The next morning we arrived @ the Visitor Center for the 8:15 "Keet Seel" orientation, be sure to pay attention as there are a few areas on the trail where you can go the wrong way. Especially upon reaching the canyon floor and deciding which of the three canyons to take, "long canyon, "Keet Seel (seems obvious)" or "dry canyon", at this time of year, early September we were told to " ...follow the water..." and the "road/tire tracks". Upon checking in that morning we were met with, "you all should have been on the trail 2 hrs. ago"...interesting, our logic was that the 8:15a orientation was for the hike that day, when in reality we should have taken the 4:30p orientation the day before. The reasoning is that it is a 5-6 hr. hike and the last ranger tour (you can only visit Keet Seel in the presence of a ranger) is @ 3:00p. At any rate, we proceeded to the "Keet Seel" parking area not to be confused, unfortunately, with the "Betatkin" parking area, as it is about a mile closer (that extra mile matters on the hike out).
We loaded our packs, 45-50 lbs, yeah a bit much for overnight, but there is no drinkable water in the canyon so you have to pack it all in, the recommendation is 1 gals/person/day. We each had about 3 gallons total for the 2 days in the canyon, note it was in the high 90s when we hiked down.
Note: every 1/2 mile there is a 3' tall, 2" round metal post with the mileage to the Keet Seel ruin welded into it, until you get to the first water falls (~60 feet tall), then there are no more mile markers, so use your pedometer or GPS for status.
Now back to our hike: The first mile or so from the "Keet Seel parking lot" is down a gravel road to the "Betatkin" parking lot, a rather smallish area, and we presume it would be overloaded on crowded days, which is why "Keet Seelers" must park a mile up road. Now why would those hiking 12 additional miles have to park further away, I guess they figure we can handle the extra distance. After the "Betatkin parking lot" you start the real trail and descend into the canyon at a clip of 1,000 vertical feet per mile. Note: I have done Havasupai, as well as the North Rim and South Rim to the bottom of the Grand Canyon and I found this mile hike to be more challenging than all three of those. The upper portion of the trail is well marked, but not well maintained. "Railroad tie steps" in several stretches make for a large step up or down, and tired calves, there are several sandy stretches as well. In spite of the intense hike down, the views are spectacular! Upon nearly reaching the canyon floor there is a large white wooden post about 6 feet tall, near a rather large juniper tree. This tree and post are popular water stash areas, each of us stashed 2 qts. here for the hike out. You'll come to love these wooden posts as they represent the few trail markers in this area. This tree must also be known by the local wild-life as we spied a coyote nearby when we arrived. Upon reaching the canyon floor, look for the large 8' tall white pole almost due east (straight ahead as you exit the ascent trail). The curve in the stream from Long canyon is where people tend to get lost, both going to Keet Seel and coming back from Keet Seel... several canyons converge here, its pretty easy to take the wrong one.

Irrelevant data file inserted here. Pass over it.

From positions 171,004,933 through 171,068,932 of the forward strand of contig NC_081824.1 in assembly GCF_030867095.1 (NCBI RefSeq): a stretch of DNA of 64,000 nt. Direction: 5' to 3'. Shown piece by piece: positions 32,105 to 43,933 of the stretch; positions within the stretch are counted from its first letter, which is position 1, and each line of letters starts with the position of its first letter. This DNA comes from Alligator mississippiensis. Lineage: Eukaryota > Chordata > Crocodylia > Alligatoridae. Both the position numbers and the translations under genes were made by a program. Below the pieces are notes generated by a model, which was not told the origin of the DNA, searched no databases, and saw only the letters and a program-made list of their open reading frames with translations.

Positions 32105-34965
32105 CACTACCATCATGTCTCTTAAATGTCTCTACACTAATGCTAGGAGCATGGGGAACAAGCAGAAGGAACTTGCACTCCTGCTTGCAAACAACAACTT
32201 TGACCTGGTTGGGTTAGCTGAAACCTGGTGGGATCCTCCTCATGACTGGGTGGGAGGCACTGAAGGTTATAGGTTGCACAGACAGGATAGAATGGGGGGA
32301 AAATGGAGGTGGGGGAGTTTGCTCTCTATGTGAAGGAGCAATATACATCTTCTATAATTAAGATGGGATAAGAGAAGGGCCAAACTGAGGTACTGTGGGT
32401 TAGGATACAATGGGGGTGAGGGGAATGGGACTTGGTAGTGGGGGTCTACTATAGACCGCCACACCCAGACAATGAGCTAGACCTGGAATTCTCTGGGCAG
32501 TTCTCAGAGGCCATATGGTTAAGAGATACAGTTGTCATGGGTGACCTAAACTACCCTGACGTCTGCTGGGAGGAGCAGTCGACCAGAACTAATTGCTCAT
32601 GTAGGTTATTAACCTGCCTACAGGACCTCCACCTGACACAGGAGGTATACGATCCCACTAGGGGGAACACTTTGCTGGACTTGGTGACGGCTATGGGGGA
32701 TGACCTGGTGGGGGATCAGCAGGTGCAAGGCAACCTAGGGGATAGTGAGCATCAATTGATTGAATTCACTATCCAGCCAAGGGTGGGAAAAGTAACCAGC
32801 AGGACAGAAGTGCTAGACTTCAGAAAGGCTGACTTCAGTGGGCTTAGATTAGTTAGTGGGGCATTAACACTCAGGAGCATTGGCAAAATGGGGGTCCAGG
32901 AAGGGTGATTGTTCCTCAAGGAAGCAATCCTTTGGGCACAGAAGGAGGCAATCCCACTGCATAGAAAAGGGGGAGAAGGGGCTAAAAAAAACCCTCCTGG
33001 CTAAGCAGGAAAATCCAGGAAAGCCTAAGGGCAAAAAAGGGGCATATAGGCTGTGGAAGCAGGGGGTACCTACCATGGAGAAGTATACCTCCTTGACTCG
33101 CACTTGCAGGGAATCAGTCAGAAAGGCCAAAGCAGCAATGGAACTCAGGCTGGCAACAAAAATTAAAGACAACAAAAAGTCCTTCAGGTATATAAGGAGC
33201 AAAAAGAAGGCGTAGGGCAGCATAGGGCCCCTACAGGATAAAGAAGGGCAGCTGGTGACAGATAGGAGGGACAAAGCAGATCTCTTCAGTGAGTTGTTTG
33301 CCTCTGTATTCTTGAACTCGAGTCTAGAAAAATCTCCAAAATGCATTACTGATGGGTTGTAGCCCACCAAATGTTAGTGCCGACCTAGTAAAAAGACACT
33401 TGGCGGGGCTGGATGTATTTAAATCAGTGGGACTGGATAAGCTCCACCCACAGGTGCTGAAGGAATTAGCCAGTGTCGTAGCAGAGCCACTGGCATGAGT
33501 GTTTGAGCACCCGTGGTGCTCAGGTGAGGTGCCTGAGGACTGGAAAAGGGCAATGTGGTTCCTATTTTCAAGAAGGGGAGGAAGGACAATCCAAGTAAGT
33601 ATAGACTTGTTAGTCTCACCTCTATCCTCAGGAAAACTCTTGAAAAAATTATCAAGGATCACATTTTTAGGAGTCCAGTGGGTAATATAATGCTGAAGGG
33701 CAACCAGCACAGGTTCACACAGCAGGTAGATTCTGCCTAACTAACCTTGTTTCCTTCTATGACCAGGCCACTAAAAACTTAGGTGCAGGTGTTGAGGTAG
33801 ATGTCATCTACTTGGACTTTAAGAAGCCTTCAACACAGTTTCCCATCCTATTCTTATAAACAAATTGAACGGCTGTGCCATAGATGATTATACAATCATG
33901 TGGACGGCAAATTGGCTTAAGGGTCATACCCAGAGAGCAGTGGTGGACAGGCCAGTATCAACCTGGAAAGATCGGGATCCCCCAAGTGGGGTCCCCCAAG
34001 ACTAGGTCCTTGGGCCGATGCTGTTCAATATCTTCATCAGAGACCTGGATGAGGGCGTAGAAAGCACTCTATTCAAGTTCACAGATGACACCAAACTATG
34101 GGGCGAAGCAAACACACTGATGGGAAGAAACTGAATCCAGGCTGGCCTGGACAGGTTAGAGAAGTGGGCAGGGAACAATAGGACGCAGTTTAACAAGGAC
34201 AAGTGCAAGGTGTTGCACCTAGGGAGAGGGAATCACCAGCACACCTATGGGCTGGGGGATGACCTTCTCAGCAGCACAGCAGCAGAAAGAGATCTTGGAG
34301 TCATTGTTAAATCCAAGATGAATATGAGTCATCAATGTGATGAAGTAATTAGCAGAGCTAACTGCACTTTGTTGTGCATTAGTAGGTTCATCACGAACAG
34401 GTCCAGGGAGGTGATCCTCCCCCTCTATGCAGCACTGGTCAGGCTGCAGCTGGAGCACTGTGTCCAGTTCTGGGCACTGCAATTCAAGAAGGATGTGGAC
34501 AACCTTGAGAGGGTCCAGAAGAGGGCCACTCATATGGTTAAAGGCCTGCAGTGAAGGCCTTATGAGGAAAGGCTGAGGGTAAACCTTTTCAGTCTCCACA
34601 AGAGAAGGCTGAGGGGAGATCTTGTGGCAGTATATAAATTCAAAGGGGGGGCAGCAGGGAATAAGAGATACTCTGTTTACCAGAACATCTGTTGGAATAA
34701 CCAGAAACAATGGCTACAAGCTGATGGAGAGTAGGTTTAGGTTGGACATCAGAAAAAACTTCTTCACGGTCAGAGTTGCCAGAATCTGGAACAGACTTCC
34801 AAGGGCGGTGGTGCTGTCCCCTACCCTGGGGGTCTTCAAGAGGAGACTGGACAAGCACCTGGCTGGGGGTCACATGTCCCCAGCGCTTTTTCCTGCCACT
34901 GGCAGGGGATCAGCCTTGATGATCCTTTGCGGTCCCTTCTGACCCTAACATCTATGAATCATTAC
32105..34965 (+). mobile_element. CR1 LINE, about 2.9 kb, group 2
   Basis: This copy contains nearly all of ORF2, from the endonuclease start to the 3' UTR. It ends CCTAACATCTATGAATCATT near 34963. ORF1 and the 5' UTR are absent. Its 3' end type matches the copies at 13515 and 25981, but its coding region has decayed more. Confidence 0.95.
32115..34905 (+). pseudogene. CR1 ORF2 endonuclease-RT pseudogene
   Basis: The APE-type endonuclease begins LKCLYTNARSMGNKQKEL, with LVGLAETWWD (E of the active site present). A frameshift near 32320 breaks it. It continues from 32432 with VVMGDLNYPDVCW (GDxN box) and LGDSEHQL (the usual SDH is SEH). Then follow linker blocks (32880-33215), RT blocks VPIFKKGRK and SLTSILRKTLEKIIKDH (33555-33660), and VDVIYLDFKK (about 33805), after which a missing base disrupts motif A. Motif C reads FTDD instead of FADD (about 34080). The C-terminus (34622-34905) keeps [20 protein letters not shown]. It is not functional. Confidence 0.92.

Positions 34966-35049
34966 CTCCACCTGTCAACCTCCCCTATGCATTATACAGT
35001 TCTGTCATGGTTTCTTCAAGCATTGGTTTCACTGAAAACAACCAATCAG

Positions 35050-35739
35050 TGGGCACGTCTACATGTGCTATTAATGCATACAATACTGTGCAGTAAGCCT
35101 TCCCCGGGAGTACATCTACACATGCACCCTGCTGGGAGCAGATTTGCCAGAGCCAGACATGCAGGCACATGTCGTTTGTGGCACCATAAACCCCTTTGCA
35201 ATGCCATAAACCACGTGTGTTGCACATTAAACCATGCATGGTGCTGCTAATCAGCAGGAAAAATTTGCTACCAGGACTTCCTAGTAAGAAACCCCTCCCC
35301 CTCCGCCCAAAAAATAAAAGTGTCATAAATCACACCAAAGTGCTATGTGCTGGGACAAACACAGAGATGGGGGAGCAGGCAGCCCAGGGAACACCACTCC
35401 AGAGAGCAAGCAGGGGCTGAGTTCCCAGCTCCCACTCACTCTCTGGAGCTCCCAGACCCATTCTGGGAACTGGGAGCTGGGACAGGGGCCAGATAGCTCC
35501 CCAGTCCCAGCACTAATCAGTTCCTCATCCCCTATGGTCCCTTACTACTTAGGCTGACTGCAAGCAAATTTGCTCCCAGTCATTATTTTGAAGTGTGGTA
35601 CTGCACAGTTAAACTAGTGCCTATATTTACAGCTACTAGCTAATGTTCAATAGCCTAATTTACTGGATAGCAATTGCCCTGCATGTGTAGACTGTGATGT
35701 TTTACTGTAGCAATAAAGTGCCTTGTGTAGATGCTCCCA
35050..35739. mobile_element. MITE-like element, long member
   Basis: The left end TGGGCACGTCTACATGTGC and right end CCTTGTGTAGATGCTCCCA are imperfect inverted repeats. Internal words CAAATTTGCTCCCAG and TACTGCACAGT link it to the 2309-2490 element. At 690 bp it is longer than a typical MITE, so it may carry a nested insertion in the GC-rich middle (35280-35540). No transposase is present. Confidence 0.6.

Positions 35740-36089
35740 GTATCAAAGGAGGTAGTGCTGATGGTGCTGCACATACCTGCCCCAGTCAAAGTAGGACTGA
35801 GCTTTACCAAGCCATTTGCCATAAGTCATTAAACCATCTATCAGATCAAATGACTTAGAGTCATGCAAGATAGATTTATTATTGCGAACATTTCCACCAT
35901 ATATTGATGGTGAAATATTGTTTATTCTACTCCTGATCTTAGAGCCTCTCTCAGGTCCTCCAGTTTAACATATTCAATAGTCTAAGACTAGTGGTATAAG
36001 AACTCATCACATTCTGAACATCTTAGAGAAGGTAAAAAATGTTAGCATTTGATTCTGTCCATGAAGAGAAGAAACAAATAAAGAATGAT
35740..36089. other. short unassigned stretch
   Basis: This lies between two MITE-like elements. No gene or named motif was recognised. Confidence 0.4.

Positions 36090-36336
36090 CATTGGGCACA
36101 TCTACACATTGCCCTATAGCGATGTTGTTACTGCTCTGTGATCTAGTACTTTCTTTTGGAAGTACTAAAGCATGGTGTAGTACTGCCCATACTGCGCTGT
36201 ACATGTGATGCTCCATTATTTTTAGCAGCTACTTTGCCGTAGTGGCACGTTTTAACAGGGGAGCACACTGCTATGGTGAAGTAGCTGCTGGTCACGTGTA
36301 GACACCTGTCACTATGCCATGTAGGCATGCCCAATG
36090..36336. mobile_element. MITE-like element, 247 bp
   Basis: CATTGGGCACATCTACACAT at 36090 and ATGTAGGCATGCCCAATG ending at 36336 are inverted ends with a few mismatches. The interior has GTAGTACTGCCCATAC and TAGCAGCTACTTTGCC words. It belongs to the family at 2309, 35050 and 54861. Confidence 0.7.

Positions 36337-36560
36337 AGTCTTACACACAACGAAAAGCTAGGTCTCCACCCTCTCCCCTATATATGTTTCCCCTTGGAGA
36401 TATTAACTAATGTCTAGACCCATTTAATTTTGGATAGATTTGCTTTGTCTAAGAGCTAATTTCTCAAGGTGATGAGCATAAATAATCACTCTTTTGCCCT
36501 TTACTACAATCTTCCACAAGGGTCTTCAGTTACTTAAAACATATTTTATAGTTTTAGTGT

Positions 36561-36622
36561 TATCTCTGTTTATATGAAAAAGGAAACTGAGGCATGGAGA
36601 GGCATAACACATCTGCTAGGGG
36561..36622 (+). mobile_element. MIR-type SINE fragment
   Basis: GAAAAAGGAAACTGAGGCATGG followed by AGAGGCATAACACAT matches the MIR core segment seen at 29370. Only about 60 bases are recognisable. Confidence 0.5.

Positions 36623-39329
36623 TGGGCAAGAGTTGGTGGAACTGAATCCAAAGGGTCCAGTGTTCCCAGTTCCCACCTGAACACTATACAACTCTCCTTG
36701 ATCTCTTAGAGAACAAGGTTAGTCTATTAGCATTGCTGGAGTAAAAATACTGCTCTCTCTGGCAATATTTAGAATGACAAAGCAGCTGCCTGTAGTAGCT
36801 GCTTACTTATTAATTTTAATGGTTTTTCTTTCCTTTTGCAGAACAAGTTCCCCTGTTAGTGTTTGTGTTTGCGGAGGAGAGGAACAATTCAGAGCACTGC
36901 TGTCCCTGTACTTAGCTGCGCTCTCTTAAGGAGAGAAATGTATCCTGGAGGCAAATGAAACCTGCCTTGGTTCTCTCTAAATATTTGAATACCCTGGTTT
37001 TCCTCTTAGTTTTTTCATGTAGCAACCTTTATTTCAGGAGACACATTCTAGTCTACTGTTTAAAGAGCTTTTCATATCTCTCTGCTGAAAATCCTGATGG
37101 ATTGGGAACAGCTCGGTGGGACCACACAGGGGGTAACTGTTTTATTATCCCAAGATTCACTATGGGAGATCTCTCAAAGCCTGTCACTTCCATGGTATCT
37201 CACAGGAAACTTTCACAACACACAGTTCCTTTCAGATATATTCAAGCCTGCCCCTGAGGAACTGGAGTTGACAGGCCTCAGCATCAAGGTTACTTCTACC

"Long Canyon is to your immediate left w/water flowing in it. Don't take it. The next canyon over from "Long canyon" is Keet Seel canyon, there is water flowing thru it. The next canyon, branching off to the right about 1/4 mile up "Keet Seel" Canyon, is "Dowozhiebiko Canyon" or "Dry canyon" Don't' take it, even tho' some tire tracks head up into it. Stay to the left after you enter Keet Seel canyon. There is a large 8' white post marking Keet Seel canyon. Tsengi goes to the SE with water from Long and Keet Seel canyons. Keet Seel is between Long and Dry canyons. There is a sometimes faint road going up Keet Seel Canyon (this is an active road the Indians use to herd their cattle on.), that follows the stream bed, but the tracks often get washed away. Note: hope you brought waterproof boots or an extra pair of shoes or hiking sandals. YOU WILL GET YOUR FEET WET! You will cross the water numerous times, ie dozens. Upon entering Keet Seel Canyon you are about 5 1/2 miles from the Keet Seel ruins and about 5 1/4 miles from the Keet Seel Campground. There is a rather large waterfall @ about 3 miles up the canyon, this is navigated by going to the right and up a rather steep trail. Canyon scenery is awesome! Past falls number 1 (the largest of the 4, is a sign indicating a trail branching off to the right, only take it during times of flash flood danger, as it is a steep and rigorous trail...better to stay in the canyon wash, but note, there will no longer be any 1/2 mile markers, you're on your own, hope you brought your GPS!